Temptation

 

The sun beat on his nape and his shirt stuck to his body, too wet to do any good in absorbing the sweat that trickled maddeningly down the center of his back and soaked the waistband of his pants.

His arms ached. Granite did not easily yield.

The soft ripples of the water mocked him, parading a breeze he did not feel. The pillar blocked what small air movement could be had. To add insult to injury, the hot stone reflected the stifling heat back at him. The path was an oven.

A dragonfly skimming the river caught his eye and he paused, mallet in mid-air and chisel in position, muscles bunching under the folds of his damp sleeves.

What if? he pondered.

He shook the thought out of his mind. Let the mallet land.

Who knew what lurked under the surface of seemingly inviting water. Better hot than drowned.

 

 

 

For Crispina’s Crimson’s Creative Challenge

 

 

 

Out Of The Blue

Photo prompt: © David Stewart

 

The streets still shone with wet but the dome of sky stretched clear above. The wind had swept away the clouds.

She shivered even though the air was warm. Perhaps it was the damp that had her reaching for her shawl.

She hugged herself and wondered if she’d ever know whether he had left because he wanted to or because he had no other choice or because he did not know any better.

“Where are you?” she whispered.

She jumped when the fountain unexpectedly came to life and bathed the roundabout in blue.

It felt like a hello. From Hugh.

 

 

For Rochelle’s Friday Fictioneers

 

 

Treasure In The Sand

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Galway, Ireland (photo: Fum Bally on Unsplash)

 

He leaned on his elbows and watched, periodically checking the clock and the tide-chart that hung next to it. Any moment now.

The briny air tickled a sneeze out of him, and he debated whether he had time to go fetch a handkerchief or if he could just use his shirt. Laundry day would not be for another full week. The handkerchief won. He rushed back to the window, flushing with a combination of exertion and embarrassment.

It was sobering to be faced with his own obsession.

The waves hissed and brushed against the beach. The ocean sighed. The breeze picked up. It would rain tonight. He believed his bones.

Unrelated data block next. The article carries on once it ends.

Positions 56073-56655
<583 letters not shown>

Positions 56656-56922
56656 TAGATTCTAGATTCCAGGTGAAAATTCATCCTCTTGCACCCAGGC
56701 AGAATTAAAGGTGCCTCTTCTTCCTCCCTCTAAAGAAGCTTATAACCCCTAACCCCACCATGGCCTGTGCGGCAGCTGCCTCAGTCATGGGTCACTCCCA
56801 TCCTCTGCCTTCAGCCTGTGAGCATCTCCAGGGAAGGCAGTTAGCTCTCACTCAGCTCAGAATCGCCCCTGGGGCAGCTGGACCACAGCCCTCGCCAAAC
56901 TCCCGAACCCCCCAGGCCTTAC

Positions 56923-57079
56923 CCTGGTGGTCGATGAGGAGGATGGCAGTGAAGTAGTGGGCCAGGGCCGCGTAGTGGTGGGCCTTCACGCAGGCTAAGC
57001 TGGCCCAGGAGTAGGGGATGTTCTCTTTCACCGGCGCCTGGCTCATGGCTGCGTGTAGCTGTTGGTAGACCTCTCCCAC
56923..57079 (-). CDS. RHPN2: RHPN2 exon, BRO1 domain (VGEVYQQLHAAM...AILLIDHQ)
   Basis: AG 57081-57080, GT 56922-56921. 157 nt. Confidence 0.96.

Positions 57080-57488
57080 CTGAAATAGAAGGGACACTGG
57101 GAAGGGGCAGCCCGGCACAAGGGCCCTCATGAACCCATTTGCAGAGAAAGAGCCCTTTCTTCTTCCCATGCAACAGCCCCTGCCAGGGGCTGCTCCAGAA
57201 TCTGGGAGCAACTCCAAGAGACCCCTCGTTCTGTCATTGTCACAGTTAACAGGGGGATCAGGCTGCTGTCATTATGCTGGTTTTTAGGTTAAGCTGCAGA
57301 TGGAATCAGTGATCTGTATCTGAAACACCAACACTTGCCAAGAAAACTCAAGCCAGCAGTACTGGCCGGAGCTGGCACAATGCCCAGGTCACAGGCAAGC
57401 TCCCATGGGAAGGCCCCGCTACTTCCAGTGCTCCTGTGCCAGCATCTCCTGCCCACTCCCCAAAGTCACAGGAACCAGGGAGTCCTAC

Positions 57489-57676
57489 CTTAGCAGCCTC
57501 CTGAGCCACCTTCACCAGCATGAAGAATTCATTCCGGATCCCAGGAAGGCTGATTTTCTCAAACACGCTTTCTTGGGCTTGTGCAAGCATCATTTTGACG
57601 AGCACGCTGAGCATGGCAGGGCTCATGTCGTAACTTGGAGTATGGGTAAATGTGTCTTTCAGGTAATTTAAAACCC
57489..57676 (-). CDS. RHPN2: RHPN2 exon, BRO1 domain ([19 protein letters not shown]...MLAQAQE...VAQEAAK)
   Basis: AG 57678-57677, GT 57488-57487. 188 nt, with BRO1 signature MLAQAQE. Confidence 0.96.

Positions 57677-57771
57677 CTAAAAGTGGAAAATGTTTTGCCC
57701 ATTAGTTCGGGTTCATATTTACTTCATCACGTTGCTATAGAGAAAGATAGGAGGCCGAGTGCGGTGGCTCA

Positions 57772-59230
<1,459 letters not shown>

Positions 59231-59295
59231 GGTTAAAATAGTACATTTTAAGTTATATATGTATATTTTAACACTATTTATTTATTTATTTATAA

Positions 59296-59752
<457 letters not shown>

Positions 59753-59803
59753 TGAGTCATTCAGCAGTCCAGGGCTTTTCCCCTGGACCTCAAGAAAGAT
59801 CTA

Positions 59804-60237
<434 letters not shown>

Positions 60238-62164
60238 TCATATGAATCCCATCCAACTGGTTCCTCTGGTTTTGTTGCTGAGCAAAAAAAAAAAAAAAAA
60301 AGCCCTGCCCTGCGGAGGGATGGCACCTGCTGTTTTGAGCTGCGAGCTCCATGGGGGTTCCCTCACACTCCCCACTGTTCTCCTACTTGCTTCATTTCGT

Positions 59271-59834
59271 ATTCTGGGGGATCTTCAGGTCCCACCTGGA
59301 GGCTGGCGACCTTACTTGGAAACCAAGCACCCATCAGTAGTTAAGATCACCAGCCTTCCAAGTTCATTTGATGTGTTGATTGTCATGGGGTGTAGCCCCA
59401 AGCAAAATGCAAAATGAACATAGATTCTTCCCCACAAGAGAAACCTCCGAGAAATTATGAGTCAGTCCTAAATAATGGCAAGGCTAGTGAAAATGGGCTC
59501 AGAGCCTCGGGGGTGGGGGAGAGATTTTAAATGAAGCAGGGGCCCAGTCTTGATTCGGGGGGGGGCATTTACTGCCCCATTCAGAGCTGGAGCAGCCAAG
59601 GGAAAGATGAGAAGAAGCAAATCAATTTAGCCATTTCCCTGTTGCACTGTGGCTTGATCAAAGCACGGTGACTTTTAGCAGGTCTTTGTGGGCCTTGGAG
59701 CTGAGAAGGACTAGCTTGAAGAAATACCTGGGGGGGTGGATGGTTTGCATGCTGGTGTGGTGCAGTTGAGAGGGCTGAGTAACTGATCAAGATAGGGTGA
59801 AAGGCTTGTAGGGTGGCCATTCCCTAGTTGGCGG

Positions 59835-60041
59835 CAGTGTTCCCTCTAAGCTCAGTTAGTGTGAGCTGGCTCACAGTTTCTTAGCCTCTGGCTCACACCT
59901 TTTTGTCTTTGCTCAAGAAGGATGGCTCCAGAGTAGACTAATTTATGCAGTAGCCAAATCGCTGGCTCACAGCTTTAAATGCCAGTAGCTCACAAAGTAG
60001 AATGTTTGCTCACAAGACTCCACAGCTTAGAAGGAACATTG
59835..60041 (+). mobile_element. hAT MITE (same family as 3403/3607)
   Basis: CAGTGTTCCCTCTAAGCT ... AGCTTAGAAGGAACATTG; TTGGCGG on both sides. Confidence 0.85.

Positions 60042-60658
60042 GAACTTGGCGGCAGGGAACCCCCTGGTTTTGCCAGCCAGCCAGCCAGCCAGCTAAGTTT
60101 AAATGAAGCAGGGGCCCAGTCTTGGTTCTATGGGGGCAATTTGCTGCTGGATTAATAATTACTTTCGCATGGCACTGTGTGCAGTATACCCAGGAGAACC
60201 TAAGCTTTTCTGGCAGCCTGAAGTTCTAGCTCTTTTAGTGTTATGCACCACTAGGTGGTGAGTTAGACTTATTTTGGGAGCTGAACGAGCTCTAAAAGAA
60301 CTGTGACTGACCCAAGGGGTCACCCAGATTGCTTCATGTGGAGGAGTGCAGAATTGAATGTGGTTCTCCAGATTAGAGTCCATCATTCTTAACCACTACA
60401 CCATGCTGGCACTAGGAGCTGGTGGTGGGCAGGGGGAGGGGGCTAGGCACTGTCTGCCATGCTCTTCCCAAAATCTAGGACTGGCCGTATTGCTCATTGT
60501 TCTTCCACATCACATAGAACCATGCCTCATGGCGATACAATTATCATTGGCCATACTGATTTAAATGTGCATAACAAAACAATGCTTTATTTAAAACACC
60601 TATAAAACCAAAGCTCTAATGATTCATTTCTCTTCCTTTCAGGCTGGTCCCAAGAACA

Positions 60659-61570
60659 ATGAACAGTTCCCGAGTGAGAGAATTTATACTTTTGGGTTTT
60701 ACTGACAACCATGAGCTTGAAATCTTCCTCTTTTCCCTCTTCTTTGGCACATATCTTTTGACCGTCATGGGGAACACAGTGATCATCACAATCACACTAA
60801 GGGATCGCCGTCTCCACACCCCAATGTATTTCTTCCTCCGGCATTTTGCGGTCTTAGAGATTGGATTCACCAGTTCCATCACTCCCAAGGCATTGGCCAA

Then he saw her, walking on the exposed strip of rock-spattered sand. Her head was down, searching. She held a plastic bucket in her hand. It had seen better days.

They both had.

She was his treasure in the sand.

 

 

For What Pegman Saw: Galway, Ireland

 

 

The Reporter

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Photo: Sven Brandsma on Unsplash

 

He reports first thing in the morning.

He reports again every night.

There’s little that could dissuade him

From being absolutely forthright.

 

He records every scene with a flourish.

His voice reflects every sight,

As with journalist’s flair

He spells data in ample delight.

 

He would not be distracted from telling,

The minutia has got to be tight.

After all, he is in potty training

And to him no discharging is trite.

 

 

 

For RDP Sunday: Journalist

 

 

If It Rains

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Photo: Javardh on Unsplash

 

“If it rains,” she said.

“It pours,” he answered.

They laughed and touched palms

Over glass.

The barriers that divide

Not keeping them

Apart.

“And when it shines,” she said,

“It glories,” he responded.

She grinned and then the corners

Of her lips

Shook and her palm pressed

Again

Toward his

And her eyes unleashed a

Downpour of

Longing.

“Don’t cry,” he whispered.

“I’m almost ready

For the transplant.

My cells will welcome yours

Into my own.

As they had

In the womb.

It is like coming home.”

 

 

 

For Sammi’s Weekend Writing Prompt: Downpour in 88 words